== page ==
THE HAGUE, Netherlands (AP) -- Libya said Tuesday it should be allowed to prosecute one of former dictator Moammar Gadhafi's sons for crimes against humanity, but his lawyers objected, insisting the late ruler's son cannot get a fair trial in a nation now run by those who toppled his father.
The diametrically opposed positions came at an International Criminal Court hearing that will go a long way to deciding whether Seif al-Islam Gadhafi will be put on trial in Tripoli or The Hague.
The legal tug-of-war over Seif al-Islam also is a key test for a founding principle of the war crimes tribunal: known as "complementarity," the principle states that the court can only try suspects from nations unable or unwilling to launch their own prosecutions.
ICC prosecutors charged Seif al-Islam last year with murder and persecution for his alleged involvement in the deadly crackdown on dissent against his father's four-decade rule.
But months later authorities in Libya arrested Seif al-Islam and said they want to prosecute him. Prosecutors in The Hague now say they are willing to hand the case to authorities in Tripoli.
While prosecutors and judges are both part of the court, they operate independently of one another and judges do not have to follow the prosecutors' advice.
Where Gadhafi's son ends up being tried is not only a matter of national importance to Libya's new rulers. It's also of huge consequence to Seif al-Islam himself: if he were to be tried and convicted in The Hague, he could face a maximum life sentence, but if a Libyan court were to find him guilty he could face the death penalty.
Libya remains in turmoil almost a year after Gadhafi's ouster and rival armed militias still pose a serious threat to security in the country. Seif al-Islam is being held by a militia in the town of Zintan.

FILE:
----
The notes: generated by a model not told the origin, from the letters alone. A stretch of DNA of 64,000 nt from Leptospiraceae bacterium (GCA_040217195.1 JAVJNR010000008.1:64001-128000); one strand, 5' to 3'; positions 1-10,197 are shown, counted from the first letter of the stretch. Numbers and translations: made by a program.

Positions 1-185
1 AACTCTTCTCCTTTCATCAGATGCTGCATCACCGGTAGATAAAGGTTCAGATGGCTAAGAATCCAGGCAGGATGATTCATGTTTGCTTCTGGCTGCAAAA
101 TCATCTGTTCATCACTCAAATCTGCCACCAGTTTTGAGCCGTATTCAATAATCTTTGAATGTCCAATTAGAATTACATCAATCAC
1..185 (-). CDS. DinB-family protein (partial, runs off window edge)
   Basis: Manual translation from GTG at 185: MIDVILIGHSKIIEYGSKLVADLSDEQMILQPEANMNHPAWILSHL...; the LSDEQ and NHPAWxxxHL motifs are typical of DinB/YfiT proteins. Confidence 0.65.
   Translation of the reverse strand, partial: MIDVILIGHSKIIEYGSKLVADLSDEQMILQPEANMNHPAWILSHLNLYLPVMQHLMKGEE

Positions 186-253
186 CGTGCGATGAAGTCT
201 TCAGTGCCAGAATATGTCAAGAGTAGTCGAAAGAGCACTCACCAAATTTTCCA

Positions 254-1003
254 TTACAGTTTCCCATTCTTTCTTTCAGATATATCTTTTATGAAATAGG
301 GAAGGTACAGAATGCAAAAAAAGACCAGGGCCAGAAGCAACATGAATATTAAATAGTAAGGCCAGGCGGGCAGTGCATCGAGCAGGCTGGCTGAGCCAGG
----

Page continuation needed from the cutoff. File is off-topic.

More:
Libyan lawyer Ahmed al-Jehani, who represented the Libyan government at the court, pledged that Tripoli would give him a fair trial.
It would "be a unique opportunity for national reconciliation for a community that wishes to have justice done at home in Libya," he said.
Al-Jehani said that a "rush to judgment" by the ICC would "render the principle of complementarity meaningless."
But one of Seif al-Islam's court-appointed defense lawyers, Melinda Taylor, said the court should not trust Libya and its fledgling justice system to mount a fair prosecution of the son and one-time heir apparent of the country's widely reviled former leader.
Taylor was jailed in Libya for more than three weeks earlier this year, after being accused by Libyan authorities of passing confidential documents to her client.
She said she wound up in jail after trusting Libyan assurances her visit was privileged, meaning she would not be arrested.
Taylor warned that if the court also trusts Libyan guarantees and sends the case to Tripoli, Seif al-Islam "stands to lose his life in a completely arbitrary manner that has nothing to do with justice."
Seif was originally charged alongside his father and the Gadhafi regime's former intelligence chief Abdullah al-Senoussi in June 2011 with attacking civilian protesters in the early days of the popular uprising against Gadhafi's rule. The United Nations Security Council had asked the court to launch an investigation amid widespread reports of human rights abuses by the Gadhafi regime as it fought to cling to power.
Judges dropped the case against Moammar Gadhafi in November 2011 after he was captured and killed by rebel fighters. Al-Senoussi fled the country, but was later captured in Mauritania and extradited to Libya.
A decision on where Seif al-Islam will be tried is expected to take weeks or months.